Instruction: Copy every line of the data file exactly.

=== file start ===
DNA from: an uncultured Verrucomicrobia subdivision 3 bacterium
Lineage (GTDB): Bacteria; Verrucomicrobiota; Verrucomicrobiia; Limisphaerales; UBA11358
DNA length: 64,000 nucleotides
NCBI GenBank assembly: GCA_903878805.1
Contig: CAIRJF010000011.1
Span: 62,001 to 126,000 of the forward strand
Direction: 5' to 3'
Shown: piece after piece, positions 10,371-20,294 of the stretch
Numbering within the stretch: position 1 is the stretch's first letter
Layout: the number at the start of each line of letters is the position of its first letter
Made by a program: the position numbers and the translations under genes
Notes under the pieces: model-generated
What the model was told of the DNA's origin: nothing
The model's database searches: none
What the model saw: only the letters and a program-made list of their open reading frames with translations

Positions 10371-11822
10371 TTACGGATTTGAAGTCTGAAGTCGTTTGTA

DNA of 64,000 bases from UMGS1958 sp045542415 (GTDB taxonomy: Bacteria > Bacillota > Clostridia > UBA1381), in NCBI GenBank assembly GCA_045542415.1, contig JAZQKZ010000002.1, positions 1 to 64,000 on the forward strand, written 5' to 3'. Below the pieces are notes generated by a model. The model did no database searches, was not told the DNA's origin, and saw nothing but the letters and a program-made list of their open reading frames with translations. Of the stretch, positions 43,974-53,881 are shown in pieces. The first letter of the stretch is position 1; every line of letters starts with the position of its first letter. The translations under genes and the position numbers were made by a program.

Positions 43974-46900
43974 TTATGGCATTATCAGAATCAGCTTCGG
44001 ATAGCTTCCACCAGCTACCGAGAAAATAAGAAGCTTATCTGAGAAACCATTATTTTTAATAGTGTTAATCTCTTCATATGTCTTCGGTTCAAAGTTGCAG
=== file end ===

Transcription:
DNA from: an uncultured Verrucomicrobia subdivision 3 bacterium
Lineage (GTDB): Bacteria; Verrucomicrobiota; Verrucomicrobiia; Limisphaerales; UBA11358
DNA length: 64,000 nucleotides
NCBI GenBank assembly: GCA_903878805.1
Contig: CAIRJF010000011.1
Span: 62,001 to 126,000 of the forward strand
Direction: 5' to 3'
Shown: piece after piece, positions 10,371-20,294 of the stretch
Numbering within the stretch: position 1 is the stretch's first letter
Layout: the number at the start of each line of letters is the position of its first letter
Made by a program: the position numbers and the translations under genes
Notes under the pieces: model-generated
What the model was told of the DNA's origin: nothing
The model's database searches: none
What the model saw: only the letters and a program-made list of their open reading frames with translations

Positions 10371-11822
10371 TTACGGATTTGAAGTCTGAAGTCGTTTGTA

DNA of 64,000 bases from UMGS1958 sp045542415 (GTDB taxonomy: Bacteria > Bacillota > Clostridia > UBA1381), in NCBI GenBank assembly GCA_045542415.1, contig JAZQKZ010000002.1, positions 1 to 64,000 on the forward strand, written 5' to 3'. Below the pieces are notes generated by a model. The model did no database searches, was not told the DNA's origin, and saw nothing but the letters and a program-made list of their open reading frames with translations. Of the stretch, positions 43,974-53,881 are shown in pieces. The first letter of the stretch is position 1; every line of letters starts with the position of its first letter. The translations under genes and the position numbers were made by a program.

Positions 43974-46900
43974 TTATGGCATTATCAGAATCAGCTTCGG
44001 ATAGCTTCCACCAGCTACCGAGAAAATAAGAAGCTTATCTGAGAAACCATTATTTTTAATAGTGTTAATCTCTTCATATGTCTTCGGTTCAAAGTTGCAG